The New Patriotic Party (NPP) and the Kufuor government (“my government”) cannot cease to amaze Ghanaians. This is a party and a government that take credit for projects like the Tetteh Quarshie and Ashiaman Interchanges when every Ghanaian knows these are NDC projects.
They even lied about it that the Ashiaman Interchange was one of the products of President Kufuor's trips to France, when in truth, the idea, the design and the loan for both projects were all procured by the NDC, before the NPP came to power.
In fact, the loans for both projects were part of the ¢41trillion debt that the NPP would have the world believe the NDC had left for the NPP to pay. Everybody knows the level of political leverage the NPP obtained with that propaganda.
One would have thought that like the presidential jet, the Kufuor government would not even touch those loans, but return them. But thanks to The Enquirer Newspaper, we now know that they have even received kickbacks from these projects.
This is a party and a government that want to take credit even for the Black Stars qualification to the World Cup, when it fact, the feat was achieved by a team made up of sympathisers of all political parties, a youthful team nurtured during NDC era and supported through prayers and contributions of all Ghanaians.
Oh Ghana, how have thou fled to power-drunk, greedy and corrupt politicians whose main business is not good governance but drugs.
This, I believe must be going through the sad hearts of our departed leaders, and even our living past leaders. No wonder J.J. Rawlings booms every now and then. How can he sleep with both eyes closed for the country he thrice laid down his life for?
Under the NPP administration, in “my government,” Ghana for the first time has become a haven for cocaine, heroin and other hard substances. Drug business has become the stock in trade for our leaders.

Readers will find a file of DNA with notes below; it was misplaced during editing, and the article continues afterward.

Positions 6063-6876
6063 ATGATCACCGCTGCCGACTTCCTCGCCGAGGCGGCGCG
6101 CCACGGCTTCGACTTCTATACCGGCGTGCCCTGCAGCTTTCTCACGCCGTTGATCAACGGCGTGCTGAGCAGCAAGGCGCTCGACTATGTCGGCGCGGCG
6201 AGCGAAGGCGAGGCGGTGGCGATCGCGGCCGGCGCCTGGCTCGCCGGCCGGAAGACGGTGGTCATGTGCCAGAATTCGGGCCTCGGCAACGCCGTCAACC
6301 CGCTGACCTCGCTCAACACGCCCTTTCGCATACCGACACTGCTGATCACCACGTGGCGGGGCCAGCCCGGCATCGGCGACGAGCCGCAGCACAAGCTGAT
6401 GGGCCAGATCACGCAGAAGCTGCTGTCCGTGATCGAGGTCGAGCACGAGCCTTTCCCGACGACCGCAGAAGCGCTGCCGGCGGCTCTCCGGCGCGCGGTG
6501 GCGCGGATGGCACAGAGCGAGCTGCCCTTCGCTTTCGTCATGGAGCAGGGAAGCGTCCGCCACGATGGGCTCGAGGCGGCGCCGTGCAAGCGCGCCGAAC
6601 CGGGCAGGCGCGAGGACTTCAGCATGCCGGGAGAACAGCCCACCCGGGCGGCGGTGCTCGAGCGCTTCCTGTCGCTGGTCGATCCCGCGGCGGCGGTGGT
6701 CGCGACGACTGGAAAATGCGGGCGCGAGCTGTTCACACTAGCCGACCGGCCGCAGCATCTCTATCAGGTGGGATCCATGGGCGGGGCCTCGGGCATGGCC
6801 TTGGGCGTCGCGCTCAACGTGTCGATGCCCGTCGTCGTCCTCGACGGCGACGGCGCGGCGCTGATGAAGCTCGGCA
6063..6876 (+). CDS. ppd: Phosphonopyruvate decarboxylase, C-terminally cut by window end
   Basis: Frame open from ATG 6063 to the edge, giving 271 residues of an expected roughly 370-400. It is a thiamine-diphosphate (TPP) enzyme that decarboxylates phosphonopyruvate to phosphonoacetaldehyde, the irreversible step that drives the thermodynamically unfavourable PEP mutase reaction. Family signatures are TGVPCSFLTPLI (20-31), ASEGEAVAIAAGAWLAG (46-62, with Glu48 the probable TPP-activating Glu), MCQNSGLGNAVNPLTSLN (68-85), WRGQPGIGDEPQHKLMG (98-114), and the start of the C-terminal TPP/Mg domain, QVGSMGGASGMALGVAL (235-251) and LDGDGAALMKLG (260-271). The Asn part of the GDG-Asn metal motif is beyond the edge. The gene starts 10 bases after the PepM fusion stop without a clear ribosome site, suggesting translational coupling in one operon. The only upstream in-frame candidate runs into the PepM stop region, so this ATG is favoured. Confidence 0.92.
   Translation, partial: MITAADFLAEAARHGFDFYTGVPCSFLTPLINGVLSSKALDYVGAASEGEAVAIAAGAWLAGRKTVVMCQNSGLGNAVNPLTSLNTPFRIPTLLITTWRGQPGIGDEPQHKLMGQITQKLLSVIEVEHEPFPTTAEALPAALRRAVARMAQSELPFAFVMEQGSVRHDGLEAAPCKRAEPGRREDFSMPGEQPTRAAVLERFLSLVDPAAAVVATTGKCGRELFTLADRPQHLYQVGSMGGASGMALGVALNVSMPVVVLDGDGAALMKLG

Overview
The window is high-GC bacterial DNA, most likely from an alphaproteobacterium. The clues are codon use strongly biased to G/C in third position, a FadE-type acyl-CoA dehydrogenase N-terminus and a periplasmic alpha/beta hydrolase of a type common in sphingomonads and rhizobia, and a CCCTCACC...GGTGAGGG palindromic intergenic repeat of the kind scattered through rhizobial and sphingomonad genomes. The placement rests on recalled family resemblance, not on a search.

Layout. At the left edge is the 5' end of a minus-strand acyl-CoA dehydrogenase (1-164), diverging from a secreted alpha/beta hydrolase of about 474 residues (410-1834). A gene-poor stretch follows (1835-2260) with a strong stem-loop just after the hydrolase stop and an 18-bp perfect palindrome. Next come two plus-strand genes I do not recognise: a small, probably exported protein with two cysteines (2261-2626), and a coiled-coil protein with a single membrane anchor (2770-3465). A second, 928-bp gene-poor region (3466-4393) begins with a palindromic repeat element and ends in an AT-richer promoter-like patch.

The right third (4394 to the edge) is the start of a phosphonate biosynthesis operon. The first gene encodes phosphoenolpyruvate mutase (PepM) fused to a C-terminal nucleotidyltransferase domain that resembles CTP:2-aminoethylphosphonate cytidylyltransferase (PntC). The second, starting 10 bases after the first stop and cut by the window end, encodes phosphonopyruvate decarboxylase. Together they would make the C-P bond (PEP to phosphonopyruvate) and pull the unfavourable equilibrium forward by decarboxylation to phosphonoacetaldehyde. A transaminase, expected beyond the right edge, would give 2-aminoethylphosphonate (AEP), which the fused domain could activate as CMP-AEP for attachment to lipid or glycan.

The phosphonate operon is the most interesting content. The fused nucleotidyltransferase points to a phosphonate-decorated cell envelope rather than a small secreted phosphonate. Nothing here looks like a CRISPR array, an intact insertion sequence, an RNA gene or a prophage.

So much so that by the time a plane from Ghana lands in USA and European countries, even if it is carrying our President, sniffing dogs are put on high alert. Ask the Speaker of Parliament and some of our Members of Parliament who have travelled abroad lately and they will tell you some of the horrifying experiences they have had to go through.
This is all because the feeling around the world is that the NPP government has turned Ghana into a free for all country for the drug industry.
And dear reader, this is not a mere perception. It is a stark reality. Recently, when our President was opening the NPP Accra Regional Party Headquarters, he failed to disassociate himself, “my government” and his party from the NPP Member of Parliament drug baron currently languishing in US jail for exporting $6 million worth of heroin to the US.
Indeed, what the President said did not only amount to shifting the blame, but he gave protection and tacit support to the NPP Member of Parliament drug baron.
Hear the President, “as for that NPP Member of Parliament, he is an individual.” “As for this one”, referring to Rojo Mettle Nunoo of the NDC who had consulted for a company of one of the suspected drug dealers in an unrelated transaction, “it is a party matter', repeat, “it is a party matter!'
President Kufuor appeared to be on such a high that he characteristically switched to his usual “Twi-brofo”: “Rojo must explain it to the bottom.”
Yes, the NPP Member of Parliament who is actually in jail for exporting drugs and caught on camera inspecting his booty worth $6 million is just an individual. He has nothing to explain. His case is not a party matter.
Yes, here was a President with an opportunity to shift the blame unto another party. No, neither “my government” nor the NPP had done anything wrong. So there was no need for the President to take action. And this is how “my government” has run the country since 2001, and this is how the drug business and related crime has thrived, making Ghana the number one drug transit point.
For how on earth would two Venezuelan nationals bring into the country cocaine worth more than our economy can absorb? The answer screams at you: “my government” had made Ghana a fertile place for drug business.
Please consider these facts: cocaine and heroin are not manufactured in Ghana. Certainly the 136.4 pounds (62 kg) of heroin that the NPP MP shipped to the USA via Britain was imported from somewhere into the country. So none of the numerous security agencies nor the Narcotics Control Board then headed by another NPP MP and then Deputy Minister of Interior detected the drugs coming in or leaving our ports!